Wednesday, July 28, 2004

News Item: WAP is Dead

Where JAMDAT’s use of capital didn’t contribute to its success, the fault lies not in execution, but in being too early: JAMDAT was an early participant in mobile entertainment – before mobile handsets were ready to support BREW and J2ME applications. WAP games such as Gladiator were JAMDAT’s first foray into mobile games.

You might expect there to be some WAP revenue in the picture, especially in light of the huge numbers JAMDAT Bowling continues to produce. But according to the S-1:

We derived… 97% of our revenues during the three months ended March 31, 2004, from a combination of BREW and Java applications.

Yes, if you hadn’t heard, WAP is dead.

3 Comments:

At 1:31 PM, Anonymous Anonymous said...

I think it's worth pointing out that a declaration of WAP's "death" is misleading if taken out of the context of mobile gaming. WAP will continue to be an important part of mobile telecomms for a long time to come. Its suitability for gaming (at the time JAMDAT used it) may have been slim, but WAP is not - nor was it designed to be - a platform for gaming applications. Comparing it to the likes of BREW is comparing apples with pears.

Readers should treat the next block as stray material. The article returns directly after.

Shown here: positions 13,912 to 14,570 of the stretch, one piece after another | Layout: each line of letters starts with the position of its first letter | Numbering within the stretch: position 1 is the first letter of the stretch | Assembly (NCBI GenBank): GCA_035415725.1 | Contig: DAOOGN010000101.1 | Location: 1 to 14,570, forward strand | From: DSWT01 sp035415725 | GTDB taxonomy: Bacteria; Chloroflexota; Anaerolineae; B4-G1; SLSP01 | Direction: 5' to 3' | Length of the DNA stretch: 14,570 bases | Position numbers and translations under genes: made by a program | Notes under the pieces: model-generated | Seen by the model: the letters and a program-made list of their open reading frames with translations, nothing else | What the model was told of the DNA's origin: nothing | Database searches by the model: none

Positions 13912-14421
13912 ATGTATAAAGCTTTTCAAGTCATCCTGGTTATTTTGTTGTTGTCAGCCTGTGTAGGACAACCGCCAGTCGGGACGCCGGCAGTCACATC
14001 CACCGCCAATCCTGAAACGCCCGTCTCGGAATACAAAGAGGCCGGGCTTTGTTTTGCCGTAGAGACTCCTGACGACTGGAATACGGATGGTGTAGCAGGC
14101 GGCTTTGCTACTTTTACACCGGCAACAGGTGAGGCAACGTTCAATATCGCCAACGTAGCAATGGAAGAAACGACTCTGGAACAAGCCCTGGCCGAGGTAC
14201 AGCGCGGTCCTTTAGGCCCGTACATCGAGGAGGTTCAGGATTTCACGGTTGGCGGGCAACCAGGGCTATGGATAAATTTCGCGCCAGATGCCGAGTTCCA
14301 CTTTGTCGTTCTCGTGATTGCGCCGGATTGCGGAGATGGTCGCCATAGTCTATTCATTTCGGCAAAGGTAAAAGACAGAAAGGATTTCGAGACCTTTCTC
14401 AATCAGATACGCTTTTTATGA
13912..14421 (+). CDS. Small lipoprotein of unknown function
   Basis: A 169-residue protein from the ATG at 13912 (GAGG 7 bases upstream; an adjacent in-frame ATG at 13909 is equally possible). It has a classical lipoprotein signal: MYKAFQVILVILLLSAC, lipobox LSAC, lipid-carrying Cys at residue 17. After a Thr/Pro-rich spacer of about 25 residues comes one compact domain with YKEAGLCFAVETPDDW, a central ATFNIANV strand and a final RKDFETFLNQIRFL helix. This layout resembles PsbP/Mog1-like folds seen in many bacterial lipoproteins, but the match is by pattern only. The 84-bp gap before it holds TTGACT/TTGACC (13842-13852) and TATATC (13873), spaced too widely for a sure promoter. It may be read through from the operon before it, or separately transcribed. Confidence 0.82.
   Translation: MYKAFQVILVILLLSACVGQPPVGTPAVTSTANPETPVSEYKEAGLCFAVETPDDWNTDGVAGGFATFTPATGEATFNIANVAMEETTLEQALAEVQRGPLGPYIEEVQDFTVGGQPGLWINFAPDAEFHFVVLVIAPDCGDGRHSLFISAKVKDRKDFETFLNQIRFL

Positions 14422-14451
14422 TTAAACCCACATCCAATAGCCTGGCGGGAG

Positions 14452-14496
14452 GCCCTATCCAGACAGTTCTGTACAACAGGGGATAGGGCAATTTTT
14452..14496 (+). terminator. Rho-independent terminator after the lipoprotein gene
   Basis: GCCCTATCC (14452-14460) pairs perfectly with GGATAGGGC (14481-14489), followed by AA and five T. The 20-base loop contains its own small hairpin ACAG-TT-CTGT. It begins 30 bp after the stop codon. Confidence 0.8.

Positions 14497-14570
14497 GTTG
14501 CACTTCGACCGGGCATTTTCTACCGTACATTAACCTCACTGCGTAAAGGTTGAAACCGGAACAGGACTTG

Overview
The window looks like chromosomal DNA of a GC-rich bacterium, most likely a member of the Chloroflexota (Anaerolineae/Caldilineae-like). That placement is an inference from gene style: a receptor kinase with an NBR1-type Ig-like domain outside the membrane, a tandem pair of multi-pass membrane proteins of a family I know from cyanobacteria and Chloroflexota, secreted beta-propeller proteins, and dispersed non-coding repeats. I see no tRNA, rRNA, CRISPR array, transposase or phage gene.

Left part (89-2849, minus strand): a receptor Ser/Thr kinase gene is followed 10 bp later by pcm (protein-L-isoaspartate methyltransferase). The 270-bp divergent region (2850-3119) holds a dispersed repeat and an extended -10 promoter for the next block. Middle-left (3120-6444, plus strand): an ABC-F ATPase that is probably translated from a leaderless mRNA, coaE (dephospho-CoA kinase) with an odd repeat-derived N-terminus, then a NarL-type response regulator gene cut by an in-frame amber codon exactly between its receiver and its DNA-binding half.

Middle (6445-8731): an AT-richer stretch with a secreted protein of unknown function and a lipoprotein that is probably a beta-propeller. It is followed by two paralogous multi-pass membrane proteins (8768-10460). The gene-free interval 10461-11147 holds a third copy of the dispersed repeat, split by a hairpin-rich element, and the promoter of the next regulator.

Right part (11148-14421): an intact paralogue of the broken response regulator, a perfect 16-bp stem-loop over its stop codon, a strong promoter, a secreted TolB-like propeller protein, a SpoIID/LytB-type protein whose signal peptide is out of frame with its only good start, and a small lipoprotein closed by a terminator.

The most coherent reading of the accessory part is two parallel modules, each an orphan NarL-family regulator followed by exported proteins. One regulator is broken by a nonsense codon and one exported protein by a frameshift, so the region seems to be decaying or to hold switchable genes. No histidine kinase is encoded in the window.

At 11:57 AM, Blogger Zigurd Mednieks said...

Fair enough - WAP isn't dead for information delivery. But WAP is a miserable medium for accessing random information, too. That is why Handmark and Macromedia and others, no doubt, are taking a whack at providing alternatives.

The turning point will be where such alternatives start to be built into phones, and we get an alternative portal start page presented by the MNO, that takes advantages of the speed and media-richness such alternatives should provide.

 
At 3:41 PM, Blogger Scott said...

Nah, WAP is dead!!

One of the major carriers in New Zealand is very reluctant to publish anything that is WAP. This is from bad user experiences with the slowness of WAP.

As a developer they ask us to provide stuff as J2ME applications, which suits me better than WAP anyway.

Sure WAP may be fine to a developer, but it is frustratingly slow for the end user to enjoy, esp. when they experience BB connections on their desktop.

 

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